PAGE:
Washington (CNN) – Former House Speaker Newt Gingrich encouraged Congressional Republicans Wednesday to fight for the Republican Medicare proposal, despite his past criticism of the plan and the Republican loss in Tuesday's New York special election that became a referendum on the proposal.
It is excellent advice, and Republicans should take it.
Unethical, liberal, Mediscare, Democrats, like ... well ... me, have been accusing Republicans of trying to "phase out" Medicare. In fact, as Republicans point out, they only want to make the program solvent by replacing it, uh, with something completely different. This is not "phasing out" the popular program. Replacement is not ending.
In fact, all the Republican plan would do is to stop government from ever again directly paying medical bills for the elderly. In the replacement program, retired people would be given freedom of choice. They could compare all the intricacies of different private programs offered by insurance providers. The federal government would help out seniors with a set of vouchers as they pay for the private premiums on their own.
Everyone acknowledges that health care costs are out of control. It is a budget buster. Democrats want the government to take steps to reduce costs. Republicans don't like that because the government will end up pressuring huge corporations to reduce profits. This is against free enterprise, which is what America is all about.
Individual Americans, in this case the elderly, can accomplish more with individual independent action than government can. It is a vital difference in approach. Republicans point out that government action is collective, collectives are communes, communes are communistic, and we certainly don't want that. Reducing health care costs through individual action may seem rugged, especially for the infirm. But this country was built on individualism. Rugged individualism.
Republicans have been taking a beating, in no small part because the cuts they offer, in such programs as medical care for the elderly and Head Start for little kids, will be diverted to additional tax cuts for the extremely wealthy. As Paul Ryan (R-WI) explains it, "Leaders are elected to lead. I don’t consult polls to tell me what my principals are or what my policies should be. Leaders change the polls. And we are leading in the House."
Ryan contrasts the Republican plan of individual responsibility for reducing medical costs with the Democratic approach which gives that responsibility to the federal government. "Rather than putting the government in charge, our plan provides financial support to help future Medicare patients pay for the insurance plan that works best for them and their families."
Conservatives point out that voters are turning against the GOP mostly because Republicans have not clearly explained the privatization program. Voters would embrace the Republican approach, not only concerning the abolition of Medicare but the elimination of a host of programs for children, the unemployed, and the impoverished, if they just understood it better.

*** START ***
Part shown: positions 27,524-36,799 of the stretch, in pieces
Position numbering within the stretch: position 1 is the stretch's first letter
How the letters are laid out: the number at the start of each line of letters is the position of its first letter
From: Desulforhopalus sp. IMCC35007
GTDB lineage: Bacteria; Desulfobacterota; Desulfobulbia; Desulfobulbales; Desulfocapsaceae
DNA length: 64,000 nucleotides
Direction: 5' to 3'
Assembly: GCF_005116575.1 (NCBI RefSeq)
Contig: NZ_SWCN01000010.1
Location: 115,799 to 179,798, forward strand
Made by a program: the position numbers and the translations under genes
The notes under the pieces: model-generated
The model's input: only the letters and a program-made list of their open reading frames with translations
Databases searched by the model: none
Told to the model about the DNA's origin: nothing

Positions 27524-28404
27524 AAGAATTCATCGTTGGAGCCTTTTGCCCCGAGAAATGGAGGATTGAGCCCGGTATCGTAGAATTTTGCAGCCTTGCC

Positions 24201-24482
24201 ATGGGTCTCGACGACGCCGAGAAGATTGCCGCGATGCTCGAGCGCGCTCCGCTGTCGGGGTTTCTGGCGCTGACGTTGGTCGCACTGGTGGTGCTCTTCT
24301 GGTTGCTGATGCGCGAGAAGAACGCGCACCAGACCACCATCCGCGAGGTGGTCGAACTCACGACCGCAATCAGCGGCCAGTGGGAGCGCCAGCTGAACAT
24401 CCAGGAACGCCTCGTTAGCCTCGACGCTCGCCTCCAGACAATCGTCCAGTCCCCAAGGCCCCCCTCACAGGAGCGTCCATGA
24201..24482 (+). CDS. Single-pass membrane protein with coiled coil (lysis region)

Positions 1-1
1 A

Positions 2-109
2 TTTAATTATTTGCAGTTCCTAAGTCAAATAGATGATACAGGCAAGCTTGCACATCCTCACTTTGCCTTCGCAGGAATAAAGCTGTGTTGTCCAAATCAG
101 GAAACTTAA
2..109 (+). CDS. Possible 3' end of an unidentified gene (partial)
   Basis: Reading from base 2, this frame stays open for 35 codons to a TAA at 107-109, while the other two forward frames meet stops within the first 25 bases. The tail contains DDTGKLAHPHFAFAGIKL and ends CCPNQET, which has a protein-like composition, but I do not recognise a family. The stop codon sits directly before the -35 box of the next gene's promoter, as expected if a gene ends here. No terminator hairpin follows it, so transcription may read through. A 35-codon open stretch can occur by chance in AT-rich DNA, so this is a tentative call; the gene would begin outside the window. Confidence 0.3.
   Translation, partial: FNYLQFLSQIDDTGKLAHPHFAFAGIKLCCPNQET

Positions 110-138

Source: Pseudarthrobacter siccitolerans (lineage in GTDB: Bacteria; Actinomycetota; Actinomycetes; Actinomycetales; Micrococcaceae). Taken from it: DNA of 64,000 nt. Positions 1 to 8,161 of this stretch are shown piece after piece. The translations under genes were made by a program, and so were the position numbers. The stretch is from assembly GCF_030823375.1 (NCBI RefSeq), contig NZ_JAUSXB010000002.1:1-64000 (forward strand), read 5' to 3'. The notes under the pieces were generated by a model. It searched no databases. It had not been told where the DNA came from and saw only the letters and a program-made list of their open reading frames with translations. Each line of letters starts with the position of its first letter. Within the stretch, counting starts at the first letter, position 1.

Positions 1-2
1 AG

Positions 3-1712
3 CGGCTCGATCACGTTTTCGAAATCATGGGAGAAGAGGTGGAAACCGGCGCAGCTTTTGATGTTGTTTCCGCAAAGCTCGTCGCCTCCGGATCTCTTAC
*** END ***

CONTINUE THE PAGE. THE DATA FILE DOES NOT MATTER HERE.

Basic principles of self-reliance have always provoked some resistance, particularly in a culture trained in dependency. It takes bold leadership and clear communication to get the message across. Representative Rob Woodall (R-GA) showed just that leadership with one senior citizen during a town hall meeting.
“Hear yourself, ma’am. Hear yourself,” Woodall told the woman. “You want the government to take care of you, because your employer decided not to take care of you. My question is, ‘When do I decide I’m going to take care of me?’”
As Gingrich points out, and as Ryan and Woodall show by example, Republicans would enjoy widespread support once again if they simply campaigned on a platform of clarity.
Conservatives must focus on explaining Medicare replacement, elimination, privatization, voucherization, ending, not ending, whatever focus groups lead them to call it.
The American electorate, armed with new understanding, will most certainly show the degree with which they appreciate such policies. In fact, the direction of national politics may hinge on how much they show their appreciation, now and for generations to come. All Republicans need to do is to explain it, explain it, and explain it some more.
If conservatives stand firm on their principles, the nation will react. Woodall speaks for many successful self-reliant people who have achieved complete independence from Medicare, Medicaid, and Social Security.
"I’m going to take care of me."
With that sort of explanation, it all becomes clear as crystal.
(Note: T. Paine commented on JMyste's
In Semi-Defense of the Republican Heart as follows:
If we don't think the public is smart enough to look out for their best interests and only government can adequately fulfill that roll, then what is next?
Do we assume that the only fair way to fix this problem is to ensure equal outcomes instead of trying to have equal opportunities by penalizing the producers and subsidizing those that don't produce? In other words, is Karl Marx right?)
So what then, my friend, is your solution to the problem? If attempts to level the playing field and provide some semblance of an equal opportunity do not exist, than what is the solution?
If we don't think the public is smart enough to look out for their best interests and only government can adequately fulfill that roll, then what is next?
Do we assume that the only fair way to fix this problem is to ensure equal outcomes instead of trying to have equal opportunities by penalizing the producers and subsidizing those that don't produce? In other words, is Karl Marx right?
Mr. T. Paine asked: "Do we assume that the only fair way to fix this problem is to ensure equal outcomes instead of trying to have equal opportunities by penalizing the producers and subsidizing those that don't produce?"
I have NEVER heard a real life liberal propose this or believe it. Only FOX news and FOX news parrots ask this question. It is does not represent the liberal position, as all conservatives realize. If you don't understand the liberal position, trying to refute it is pointless.